“I think what is confusing in regard to the residential situation is your statement that you don’t intend to evict anybody while they are in good standing,” said Roach.

“The two things don’t match for me,” he continued. “Either you’re going to move the tenants out and develop the property consistent with a heavy industrial zoning or you are going to continue having a situation with the residents there demanding that you do this or that, whatever the case may be, inconsistent with the role of the Port Authority.”

Dowe said the Port Authority’s decision not to evict anyone is an attempt to do the “humane” thing for its tenants, who include a number of senior citizens.

“I believe most people in this body would take big issue with the Port Authority if we were to say, the 30 of you who are on our property, just leave,” Dowe said.

Despite not issuing any evictions, Dowe said VIPA has made it “abundantly clear” that it wants Bournefield residents to relocate. He said there are currently five empty units ready for demolition.

The Port Authority is currently in talks with the V.I. Housing Authority to develop a new housing community on VIPA-owned land north of the University of the Virgin Islands. Part of the agreement between VIHA and VIPA is that units in the new development be reserved for Bournefield residents who wish to relocate there and who meet federal requirements.

Sens. Terrence “Positive” Nelson and Almando “Rocky” Liburd both echoed Roach in their concerns that VIPA appears to have a long-term development plan for Bournefield but no way to get rid of tenants as long as they pay their rent on time.

Liburd said, “I’m a little bit puzzled with the discussion around the houses because what you are saying is that as soon as somebody leaves you demolish one, but it could be a long, long time before someone leaves. Something isn’t right about that to me.”

 Dowe repeated that VIPA has a moral obligation not to “kick people out on the street,” although he also noted that due to the lack of any qualifications on who can live in Bournefield’s low-rent housing, the community has seen high-income individuals, and those who own their own residences elsewhere on-island, on its tenant list.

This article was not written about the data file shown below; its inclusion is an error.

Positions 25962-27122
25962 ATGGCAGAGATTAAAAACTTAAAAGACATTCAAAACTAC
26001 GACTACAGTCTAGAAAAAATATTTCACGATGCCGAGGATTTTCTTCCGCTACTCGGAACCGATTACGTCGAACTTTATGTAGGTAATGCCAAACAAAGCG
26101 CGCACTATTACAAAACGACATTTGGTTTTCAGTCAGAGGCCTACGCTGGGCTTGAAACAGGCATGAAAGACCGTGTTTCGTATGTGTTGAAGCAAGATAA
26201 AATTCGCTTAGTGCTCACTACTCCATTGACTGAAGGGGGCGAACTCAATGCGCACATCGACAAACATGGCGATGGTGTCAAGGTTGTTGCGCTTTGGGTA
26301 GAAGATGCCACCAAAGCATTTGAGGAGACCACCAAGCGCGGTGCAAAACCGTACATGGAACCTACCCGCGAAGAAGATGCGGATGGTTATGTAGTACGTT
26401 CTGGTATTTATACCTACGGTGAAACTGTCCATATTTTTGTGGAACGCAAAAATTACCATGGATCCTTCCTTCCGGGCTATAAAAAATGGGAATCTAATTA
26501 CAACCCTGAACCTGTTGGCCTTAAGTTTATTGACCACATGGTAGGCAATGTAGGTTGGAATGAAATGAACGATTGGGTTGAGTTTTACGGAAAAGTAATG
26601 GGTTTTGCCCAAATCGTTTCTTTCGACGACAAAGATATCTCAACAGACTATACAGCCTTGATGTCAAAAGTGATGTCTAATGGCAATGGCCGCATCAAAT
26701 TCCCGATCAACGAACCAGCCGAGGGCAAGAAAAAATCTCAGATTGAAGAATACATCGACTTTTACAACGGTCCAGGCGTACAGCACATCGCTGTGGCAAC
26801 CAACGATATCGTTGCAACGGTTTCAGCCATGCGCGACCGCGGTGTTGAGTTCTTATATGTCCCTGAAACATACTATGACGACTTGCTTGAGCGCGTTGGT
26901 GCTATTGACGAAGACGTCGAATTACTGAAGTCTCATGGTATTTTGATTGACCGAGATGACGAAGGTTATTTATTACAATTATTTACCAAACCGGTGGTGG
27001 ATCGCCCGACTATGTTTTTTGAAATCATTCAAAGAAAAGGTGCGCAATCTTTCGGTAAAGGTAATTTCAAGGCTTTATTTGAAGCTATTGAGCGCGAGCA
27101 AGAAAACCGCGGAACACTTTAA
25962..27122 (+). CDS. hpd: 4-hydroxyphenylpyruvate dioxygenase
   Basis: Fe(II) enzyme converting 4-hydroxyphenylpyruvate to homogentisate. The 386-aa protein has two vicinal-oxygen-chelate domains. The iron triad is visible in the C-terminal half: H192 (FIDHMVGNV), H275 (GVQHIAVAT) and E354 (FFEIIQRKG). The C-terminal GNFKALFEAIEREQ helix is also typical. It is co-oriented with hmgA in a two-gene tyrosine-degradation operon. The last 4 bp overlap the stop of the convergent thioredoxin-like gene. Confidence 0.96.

Dowe stated clearly that the Port Authority wants to get out of the housing business, something it never was intended to be involved in the first place.

Senate President Neville James applauded this direction, saying that VIPA being responsible for residential units is fundamentally wrong and nonsensical.

“The Port Authority shouldn’t be in the business of managing homes. They should be in the business of leasing properties that are associated with port activities,” he said.

The only nongovernment official to testify at the hearing was Bournefield resident and community activist Josephine Lindquist, who contended that VIPA was not being upfront about its true plans for its Bournefield property.

Lindquist said that some community members felt they had been treated with hostility and given “vague answers” when they questioned VIPA officials about the future of Bournefield.

“We can only surmise that the intention is to place petroleum storage or a large transport business like Tropical Shipping on the property,” she said.

VIPA was also confronted by another community member, although not a tenant of VIPA, at the rezoning application’s previous hearing before the Department of Planning and Natural Resources on Feb. 8. The resident asked VIPA to conduct an impact study on how its plans would affect nearby property values. VIPA agreed to conduct the study, but has not yet done so.

Dowe said VIPA has no reason not to follow through with the impact study, but that it is likely to conclude that property values will not be affected, since there is already nearby industrial and commercial activity.

“All one has to do is just walk in the area. Just go to the area. There is nothing we would be doing there that would impact what’s happening there as we speak today,” said Dowe.

At the hearing senators also heard a rezoning application for 2.75 undeveloped acres surrounded by airport facilities where PG Fuel Inc. has signed a lease with VIPA to develop a 2 million gallon fuel storage facility. The property is adjacent to another fuel storage facility operated by Total Petroleum.

In addition to Dowe, testifiers included VIPA’s director of property management, Denise Mills; director of engineering, Dale Gregory; DPNR Commissioner Dawn Henry; and owner of PG Fuel, Allie Petrus.

Present were James, Liburd, Roach, Nelson, Sens. Jean Forde, Myron Jackson, Kurt Vialet, Justin Harrigan Sr., Sammuel Sanes and Clifford Graham.